So, who hasn't had an application or device driver lock up on their computer? Everyone knows that frustration.
To counter this, researchers at Microsoft have come up with a mathematical solution to lockups that examines your code and asks the same question: "Sarah Connor?"
The program from Microsoft Research is called the TERMINATOR software verification project. Instead of running for governor of California, this tool examines your software code and applies mathematical principles to all of the loops to insure they won't hang.
A common misconception is that when software hangs, it's frozen. It hasn't ceased to execute, what has happened is it's gotten caught in an infinite loop from which it cannot break, according to Microsoft researcher Byron Cook.
Examples include a device driver that continuously tries to reinitialize a piece of unresponsive hardware without a hard-coded timeout or an application that attempts to connect to the network when there is no connection, and it doesn't know when to stop trying.
"When you're in IE or Firefox, when it's locked up, you're always wondering if it will stop. So it's always impossible to know," said Cook. Since we have no way of knowing if the application is busy or locked up, most people err on the side of ending the application.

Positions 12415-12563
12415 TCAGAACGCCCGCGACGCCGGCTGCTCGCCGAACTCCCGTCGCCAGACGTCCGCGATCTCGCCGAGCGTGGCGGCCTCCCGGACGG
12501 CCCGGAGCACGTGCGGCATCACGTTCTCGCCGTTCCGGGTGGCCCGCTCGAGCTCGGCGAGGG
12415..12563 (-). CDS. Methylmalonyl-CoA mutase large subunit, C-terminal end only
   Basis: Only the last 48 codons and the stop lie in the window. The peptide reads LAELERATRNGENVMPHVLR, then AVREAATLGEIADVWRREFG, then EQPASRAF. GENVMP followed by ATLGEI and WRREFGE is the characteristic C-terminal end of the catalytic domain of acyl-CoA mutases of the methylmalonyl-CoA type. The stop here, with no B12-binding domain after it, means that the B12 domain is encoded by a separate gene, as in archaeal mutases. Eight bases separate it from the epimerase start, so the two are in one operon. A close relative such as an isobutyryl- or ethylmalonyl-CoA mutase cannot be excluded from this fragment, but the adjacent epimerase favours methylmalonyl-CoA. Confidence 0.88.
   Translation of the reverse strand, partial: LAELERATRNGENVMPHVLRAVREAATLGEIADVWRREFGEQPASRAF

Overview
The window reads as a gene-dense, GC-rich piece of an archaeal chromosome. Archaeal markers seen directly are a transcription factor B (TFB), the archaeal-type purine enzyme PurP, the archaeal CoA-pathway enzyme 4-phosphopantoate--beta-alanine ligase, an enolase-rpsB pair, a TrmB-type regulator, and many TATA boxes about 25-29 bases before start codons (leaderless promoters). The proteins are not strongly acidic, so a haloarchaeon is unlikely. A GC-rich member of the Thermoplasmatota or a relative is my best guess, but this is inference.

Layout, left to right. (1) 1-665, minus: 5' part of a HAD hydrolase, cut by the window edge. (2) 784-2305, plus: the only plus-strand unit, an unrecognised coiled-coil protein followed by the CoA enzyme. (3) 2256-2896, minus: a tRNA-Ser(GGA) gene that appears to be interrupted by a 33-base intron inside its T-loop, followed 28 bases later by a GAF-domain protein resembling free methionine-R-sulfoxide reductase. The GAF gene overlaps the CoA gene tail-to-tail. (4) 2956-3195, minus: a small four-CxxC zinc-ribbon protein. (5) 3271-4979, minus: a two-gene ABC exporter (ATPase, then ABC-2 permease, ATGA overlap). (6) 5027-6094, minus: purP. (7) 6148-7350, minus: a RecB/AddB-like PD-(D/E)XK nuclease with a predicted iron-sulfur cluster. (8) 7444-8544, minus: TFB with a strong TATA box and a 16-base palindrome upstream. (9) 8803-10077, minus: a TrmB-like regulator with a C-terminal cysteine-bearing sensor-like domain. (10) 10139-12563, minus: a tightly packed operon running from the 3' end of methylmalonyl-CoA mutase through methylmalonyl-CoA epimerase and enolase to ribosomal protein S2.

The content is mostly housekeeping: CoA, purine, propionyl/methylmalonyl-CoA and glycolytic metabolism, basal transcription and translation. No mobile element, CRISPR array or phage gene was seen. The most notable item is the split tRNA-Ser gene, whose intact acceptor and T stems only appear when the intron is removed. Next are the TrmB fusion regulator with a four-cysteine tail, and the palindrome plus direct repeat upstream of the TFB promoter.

This is known as The Halting Problem, first identified by computing pioneer Alan Turing, who proved it is impossible to create a way of proving that all applications will always run to completion. "What you would like to do is just for once and for all know the loop won't lock up in this case," said Cook.
To that end, he devised a mathematical solution that applies a logical test to applications to see if they eventually return control to the person. TERMINATOR is accompanied by a second program, SLAM, which is designed specifically for device drivers.
A programmer runs these tools, perhaps overnight, and the results prove mathematically that your loops won't go into a lock, or it shows where you are getting stuck, such as creating conditions that can never be met (they forget to add counters, or forget to add an increment to the counter).
Cook couldn't speak for when this technology will be made available in Visual Studio or other Microsoft developer tools, but he said "it's safe to say that these new proof-based tools that find proof of correctness will affect the quality of software. We're seeing that in device drivers."
Microsoft is using TERMINATOR and SLAM internally in its Vista testing and it's resulting in better-quality drivers, Cook said.
He also expects future operating systems to be less prone to hangs, and that embedded applications will become more comprehensive. Embedded, vertical applications, such as those used in hospitals, use a minimum of loops because the last thing they need is to get caught in an infinite loop.
The result will be embedded devices able to handle more functionality, because developers of embedded devices won't have to fear a lock-up.
"Microsoft claims that many Windows lockups come from third-party software, with device drivers being one annoying culprit," said Joe Wilcox, senior analyst with JupiterKagan.
"If Microsoft's claim is true, clean drivers would go a long way to improving Windows performance and stability."